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Friday, February 28, 2020  Spokane, Washington  Est. May 19, 1883
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Spokane City Council approves funds for lawyers in Straub case

Spokane City Council President Ben Stuckart has backed down – for now – from his threat to stop paying a law firm defending the city against a lawsuit from its fired police chief.

Last month, Stuckart said he would vote against the contract for the law firm handling the city’s defense if Mayor David Condon did not agree to the City Council’s request to hire a different lawyer to assist an investigation into Straub’s termination.

Condon refused the request last week, but Stuckart and the rest of the council agreed to a compromise on Monday, allowing the law firm to work through July 15.

Stuckart, called out last week by Condon for “politicizing” the investigation into City Hall’s handling of Straub’s ouster, asked for a meeting with Condon and the lawyers ahead of a federal court hearing scheduled for June 15.

“I support, and everybody on the council up here supports the city defending itself in every lawsuit,” Stuckart said, reading from a written statement. “I also support being transparent with the public.”

The city hired investigator Kris Cappel to determine what may have gone wrong in the way the city handled allegations of sexual harassment and poor leadership against Straub.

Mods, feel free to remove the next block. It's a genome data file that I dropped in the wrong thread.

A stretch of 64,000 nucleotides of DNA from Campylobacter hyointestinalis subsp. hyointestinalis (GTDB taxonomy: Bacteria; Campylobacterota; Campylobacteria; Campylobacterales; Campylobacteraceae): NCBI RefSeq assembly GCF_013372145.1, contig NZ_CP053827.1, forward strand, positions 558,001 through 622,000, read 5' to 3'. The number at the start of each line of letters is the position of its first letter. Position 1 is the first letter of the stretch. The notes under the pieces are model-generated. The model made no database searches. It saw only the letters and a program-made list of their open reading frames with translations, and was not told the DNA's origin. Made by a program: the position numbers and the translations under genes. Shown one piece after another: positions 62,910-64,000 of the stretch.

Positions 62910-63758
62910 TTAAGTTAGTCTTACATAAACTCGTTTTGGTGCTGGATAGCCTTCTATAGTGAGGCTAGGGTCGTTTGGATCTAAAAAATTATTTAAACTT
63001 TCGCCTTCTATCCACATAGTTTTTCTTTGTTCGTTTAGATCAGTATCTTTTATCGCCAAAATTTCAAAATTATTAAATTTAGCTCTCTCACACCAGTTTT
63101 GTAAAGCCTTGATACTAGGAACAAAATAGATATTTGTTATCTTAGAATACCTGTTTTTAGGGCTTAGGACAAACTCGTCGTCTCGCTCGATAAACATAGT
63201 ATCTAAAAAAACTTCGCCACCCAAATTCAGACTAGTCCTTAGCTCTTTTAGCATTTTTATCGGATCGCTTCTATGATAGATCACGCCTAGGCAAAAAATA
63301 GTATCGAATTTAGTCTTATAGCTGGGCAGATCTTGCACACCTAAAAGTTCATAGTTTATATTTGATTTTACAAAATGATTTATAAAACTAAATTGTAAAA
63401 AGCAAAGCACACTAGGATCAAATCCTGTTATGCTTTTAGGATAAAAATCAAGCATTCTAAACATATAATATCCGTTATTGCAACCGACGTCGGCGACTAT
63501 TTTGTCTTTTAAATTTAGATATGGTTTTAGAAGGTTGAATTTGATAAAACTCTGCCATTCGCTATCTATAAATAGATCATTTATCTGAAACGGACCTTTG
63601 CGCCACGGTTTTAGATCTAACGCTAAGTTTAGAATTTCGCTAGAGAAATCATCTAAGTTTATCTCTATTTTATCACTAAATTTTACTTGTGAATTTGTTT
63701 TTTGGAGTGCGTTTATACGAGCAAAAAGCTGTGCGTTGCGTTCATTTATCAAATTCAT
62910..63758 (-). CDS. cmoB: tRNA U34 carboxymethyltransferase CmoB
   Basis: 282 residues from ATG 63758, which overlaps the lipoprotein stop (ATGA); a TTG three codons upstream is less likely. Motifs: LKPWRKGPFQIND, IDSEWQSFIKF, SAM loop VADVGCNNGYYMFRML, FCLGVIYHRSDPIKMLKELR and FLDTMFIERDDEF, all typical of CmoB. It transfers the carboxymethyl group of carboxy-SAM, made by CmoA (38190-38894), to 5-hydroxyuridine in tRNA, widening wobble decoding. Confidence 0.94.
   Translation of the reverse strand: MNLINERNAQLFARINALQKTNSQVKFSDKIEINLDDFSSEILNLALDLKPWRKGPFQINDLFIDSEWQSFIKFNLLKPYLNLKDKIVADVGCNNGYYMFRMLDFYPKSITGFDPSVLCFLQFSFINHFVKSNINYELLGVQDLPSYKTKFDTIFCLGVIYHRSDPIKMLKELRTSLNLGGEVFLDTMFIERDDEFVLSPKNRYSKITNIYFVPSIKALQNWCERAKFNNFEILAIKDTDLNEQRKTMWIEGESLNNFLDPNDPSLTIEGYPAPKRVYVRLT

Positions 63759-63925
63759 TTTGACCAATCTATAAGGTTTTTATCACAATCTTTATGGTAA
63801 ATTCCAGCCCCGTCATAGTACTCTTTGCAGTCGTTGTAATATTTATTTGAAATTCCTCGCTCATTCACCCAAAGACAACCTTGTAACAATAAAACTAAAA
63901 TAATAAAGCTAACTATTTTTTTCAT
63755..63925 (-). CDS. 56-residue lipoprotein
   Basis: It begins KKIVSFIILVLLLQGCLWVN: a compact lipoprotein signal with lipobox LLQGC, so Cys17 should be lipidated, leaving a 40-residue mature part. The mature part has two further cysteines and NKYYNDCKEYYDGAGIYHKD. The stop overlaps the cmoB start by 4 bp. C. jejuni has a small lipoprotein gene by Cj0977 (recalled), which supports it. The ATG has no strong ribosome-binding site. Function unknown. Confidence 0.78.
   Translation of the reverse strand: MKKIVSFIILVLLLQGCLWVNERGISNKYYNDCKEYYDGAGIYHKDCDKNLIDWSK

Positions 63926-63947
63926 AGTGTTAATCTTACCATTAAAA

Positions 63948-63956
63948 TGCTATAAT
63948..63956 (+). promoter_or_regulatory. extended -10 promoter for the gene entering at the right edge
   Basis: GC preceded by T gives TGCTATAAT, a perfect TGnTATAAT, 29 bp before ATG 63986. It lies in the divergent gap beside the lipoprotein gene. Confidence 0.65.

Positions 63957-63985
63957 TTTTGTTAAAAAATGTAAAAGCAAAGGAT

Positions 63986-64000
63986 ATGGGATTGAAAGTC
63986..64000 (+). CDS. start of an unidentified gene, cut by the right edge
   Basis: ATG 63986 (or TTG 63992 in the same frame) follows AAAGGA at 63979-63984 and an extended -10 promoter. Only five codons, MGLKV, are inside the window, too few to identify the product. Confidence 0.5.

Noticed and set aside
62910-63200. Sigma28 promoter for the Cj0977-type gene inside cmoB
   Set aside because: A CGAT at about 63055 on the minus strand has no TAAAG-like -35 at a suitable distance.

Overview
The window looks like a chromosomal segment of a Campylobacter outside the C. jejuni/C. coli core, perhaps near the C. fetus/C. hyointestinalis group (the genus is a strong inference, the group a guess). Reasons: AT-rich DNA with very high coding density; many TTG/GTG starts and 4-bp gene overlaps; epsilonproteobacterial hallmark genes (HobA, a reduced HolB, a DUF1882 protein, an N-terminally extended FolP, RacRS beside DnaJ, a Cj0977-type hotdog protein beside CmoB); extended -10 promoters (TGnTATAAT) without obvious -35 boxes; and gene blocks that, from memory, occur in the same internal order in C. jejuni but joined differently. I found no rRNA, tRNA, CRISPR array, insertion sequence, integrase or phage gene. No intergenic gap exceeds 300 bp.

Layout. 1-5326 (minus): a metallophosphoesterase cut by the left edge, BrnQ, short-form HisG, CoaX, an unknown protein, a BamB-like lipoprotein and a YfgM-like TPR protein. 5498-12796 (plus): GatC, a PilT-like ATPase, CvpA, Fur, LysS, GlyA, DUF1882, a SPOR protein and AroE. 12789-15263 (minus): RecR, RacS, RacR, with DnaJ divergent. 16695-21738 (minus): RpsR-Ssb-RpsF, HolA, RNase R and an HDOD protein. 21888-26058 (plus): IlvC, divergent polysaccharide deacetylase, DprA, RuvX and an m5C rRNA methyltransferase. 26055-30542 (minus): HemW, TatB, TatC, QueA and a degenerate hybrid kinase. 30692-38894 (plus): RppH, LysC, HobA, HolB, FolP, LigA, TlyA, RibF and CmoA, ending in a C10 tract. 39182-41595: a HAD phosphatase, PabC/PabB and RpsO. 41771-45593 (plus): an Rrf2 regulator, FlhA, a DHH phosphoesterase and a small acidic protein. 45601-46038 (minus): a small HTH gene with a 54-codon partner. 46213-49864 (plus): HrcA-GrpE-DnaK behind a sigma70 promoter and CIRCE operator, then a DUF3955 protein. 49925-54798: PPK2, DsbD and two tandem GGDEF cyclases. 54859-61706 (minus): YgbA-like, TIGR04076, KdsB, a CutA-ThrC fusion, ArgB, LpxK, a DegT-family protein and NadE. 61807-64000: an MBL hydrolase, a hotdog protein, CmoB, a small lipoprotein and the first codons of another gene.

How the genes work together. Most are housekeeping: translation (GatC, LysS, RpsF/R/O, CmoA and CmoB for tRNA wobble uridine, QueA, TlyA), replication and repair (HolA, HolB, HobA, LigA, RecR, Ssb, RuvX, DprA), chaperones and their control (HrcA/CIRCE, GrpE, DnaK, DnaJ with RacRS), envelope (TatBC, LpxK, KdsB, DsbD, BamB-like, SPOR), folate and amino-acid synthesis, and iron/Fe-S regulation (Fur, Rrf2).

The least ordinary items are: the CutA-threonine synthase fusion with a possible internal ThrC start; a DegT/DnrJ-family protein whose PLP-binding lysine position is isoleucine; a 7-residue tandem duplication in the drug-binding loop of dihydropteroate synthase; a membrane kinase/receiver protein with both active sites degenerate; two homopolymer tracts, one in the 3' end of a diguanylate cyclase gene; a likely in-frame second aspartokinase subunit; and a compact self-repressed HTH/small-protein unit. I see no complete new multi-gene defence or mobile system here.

The City Council voted last month to hire an additional attorney, Mike Harrington, to assist Cappel in her review of documents. The plan, devised by Councilman Breean Beggs, was intended to prevent the release of some records to the public, but allow Cappel to review them under attorney-client privilege with Harrington.

Condon shot down that proposal in a strongly worded letter to the council last week, accusing Stuckart of “placing his political agenda above the public interest.” Condon said release of the records to Cappel could open the city to additional legal liability.

Stuckart said Monday that Condon misunderstood the council’s proposal and “threw public bombs.” He requested a closed-door meeting June 13 to discuss the release of records and Etter, McMahon, Lamberson, Van Wert, & Oreskovich’s further work on the case.

“After this meeting, and after this hearing, we can decide if the city should hire a different lawyer,” Stuckart said.

The vote authorizes the firm to continue representing the city through July 15, up to a cost of $150,000.

U.S. District Court Judge Thomas O. Rice is scheduled next week to hear arguments to dismiss Straub’s case.

Beggs said the July 15 window gives officials time to resolve differences.

“We haven’t both gotten on the same page yet,” Beggs said.

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